Wow, if people are mad at these drives being scrapped they'd drop dead over how much waste in general happens with tech,

I work with a pc manufacturer and we toss so many uber expensive parts that could imho be used or given away to people, and some do, but the rest...trash. lost count how many times I've casually had to drop a mil or more so in parts in the scrap bin.

but thats the cost of chasing the cutting edge I guess?
 

ZedRM

Posts: 1,363   +945
I wouldn't say it's thousands of companies
YOU wouldn't. Your opinion does not reality make.
I wouldn't be surprised for Google to have million drives, then you have amazon web services. I doubt the infustructure to process these drives exists and I certainly don't think Big Data would pay for it just so people can buy cheap drives.
Your understanding of IT infrastructure needs improvement. Companies as large as Google and Amazon take the idea of recouping expenses and costs very seriously. And if they see an opportunity to recover some of that cost through reuse and recycling, they do it. The cost of wiping and repurposing/reselling drives is small in comparison to the costs of complete disposal.
By the way, I have seen you say you'd never buy a used mining card so it's far from "grasping at straws"
That is a blatant lie. No you haven't, I've never said that. EVER. I actively promote and encourage people to buy GPU's that were used for mining. Mostly because there is little to nothing to worry about and card used for mining are a solid value.

So do you have anything at all to share that is not based in the delusional and fanciful?

Gibberish
Irony (yeah, I can do that too)
 
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bviktor

Posts: 1,066   +1,557
Data leaks happen all the time due to improper wiping of hard drives, their fears are not unwarranted. human error is a real thing and all it takes is someone to come in hung over or just having a bad day for a mistake to be made. While it is physically wasteful I'd argue the pros of destroying drives outweigh the cons. Metals are nearly 100% recyclable so depending on how they handle the waste it isn't as bad as it seems.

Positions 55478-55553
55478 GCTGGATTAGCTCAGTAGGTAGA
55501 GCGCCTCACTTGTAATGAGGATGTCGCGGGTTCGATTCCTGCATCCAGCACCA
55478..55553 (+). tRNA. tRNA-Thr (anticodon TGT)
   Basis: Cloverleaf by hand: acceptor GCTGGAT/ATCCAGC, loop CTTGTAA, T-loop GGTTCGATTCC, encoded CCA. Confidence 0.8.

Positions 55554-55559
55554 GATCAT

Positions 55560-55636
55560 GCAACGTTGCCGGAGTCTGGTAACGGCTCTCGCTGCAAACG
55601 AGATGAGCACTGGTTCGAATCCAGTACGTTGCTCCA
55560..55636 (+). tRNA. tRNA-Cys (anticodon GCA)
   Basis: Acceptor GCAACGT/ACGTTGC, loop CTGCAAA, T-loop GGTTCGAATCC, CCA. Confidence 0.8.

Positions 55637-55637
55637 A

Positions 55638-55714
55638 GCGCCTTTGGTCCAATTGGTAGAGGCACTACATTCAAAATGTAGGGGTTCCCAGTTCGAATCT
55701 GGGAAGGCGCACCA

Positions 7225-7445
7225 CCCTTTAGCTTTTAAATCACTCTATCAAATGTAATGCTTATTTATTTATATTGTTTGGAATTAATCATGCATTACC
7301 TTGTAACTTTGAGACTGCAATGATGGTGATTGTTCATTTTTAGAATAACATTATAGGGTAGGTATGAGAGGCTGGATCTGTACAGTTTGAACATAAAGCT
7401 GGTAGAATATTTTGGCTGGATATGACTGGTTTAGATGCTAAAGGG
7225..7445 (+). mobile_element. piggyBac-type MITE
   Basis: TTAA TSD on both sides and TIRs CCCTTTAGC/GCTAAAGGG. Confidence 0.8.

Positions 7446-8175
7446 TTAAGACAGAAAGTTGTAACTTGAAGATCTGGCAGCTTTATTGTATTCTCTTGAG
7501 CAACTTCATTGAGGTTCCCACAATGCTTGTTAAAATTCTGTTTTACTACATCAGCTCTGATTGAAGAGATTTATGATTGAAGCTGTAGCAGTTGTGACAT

Oh I'm sure they'll recycle those hard drives in the dumpsters.
 

yRaz

Posts: 4,819   +6,049
Oh I'm sure they'll recycle those hard drives in the dumpsters.
those metals are actually quite valuable because of how easy they are to recycle. And, if I remember correctly, recycling some materials gives companies carbon credits that they can then sell or use for tax breaks. Recycling both Iron and Aluminum saves TONS of energy.
 

toooooot

Posts: 1,746   +909
Data leaks happen all the time due to improper wiping of hard drives, their fears are not unwarranted. human error is a real thing and all it takes is someone to come in hung over or just having a bad day for a mistake to be made. While it is physically wasteful I'd argue the pros of destroying drives outweigh the cons. Metals are nearly 100% recyclable so depending on how they handle the waste it isn't as bad as it seems.
That reminds me, when we did wiping in college it did not work :D
The app reported that the wipe is complete but 100% of data was still there.
I understand why they destroy the drives. It is so much safer. Sadly. Those drives are often perfectly usable and could serve for years.
 

kinetix

Posts: 57   +46
In the company I work now, we use SAS drives only for servers. No matter if HDD or SSD.
We keep them running for 5 to 7 years ussualy in RAID config. I see no point in wiping and re-sell
obsolete devices and heavy used. We punch holes in each HDD drive plater and for SSD on each NAND.
And we call recycle company to pick up.
Who would buy a 2000-2500 days used disk?

well, the older drive on my PC has a cumulative 850+ days of operation. but the one that accumulates the longest has about 1875 days. and that's on a desktop PC, not a 24/7 server.
if the "health" is good, and the price is good, I buy them, the ones with the greatest capacity.
 

kinetix

Posts: 57   +46
That reminds me, when we did wiping in college it did not work :D
The app reported that the wipe is complete but 100% of data was still there.
I understand why they destroy the drives. It is so much safer. Sadly. Those drives are often perfectly usable and could serve for years.
That reminds me, when we did wiping in college it did not work :D
The app reported that the wipe is complete but 100% of data was still there.
I understand why they destroy the drives. It is so much safer. Sadly. Those drives are often perfectly usable and could serve for years.

For that I usually use BCWipe and/or Eraser. after that, I fill the disk with videos, movies, series, anime, games, etc. :)

And as far as I know, with the SSDs is a lot easier to destroy any information they store.
 

takaozo

Posts: 428   +658
I had some spare 400 GB 12 Gbps SAS SSD's and a HBA in my PC.
That HBA reached 80-90C in a regular PC case. Also the SSD's were hot as hell. Without the wind tunnel from server case you can use them but I dont see much time till failure.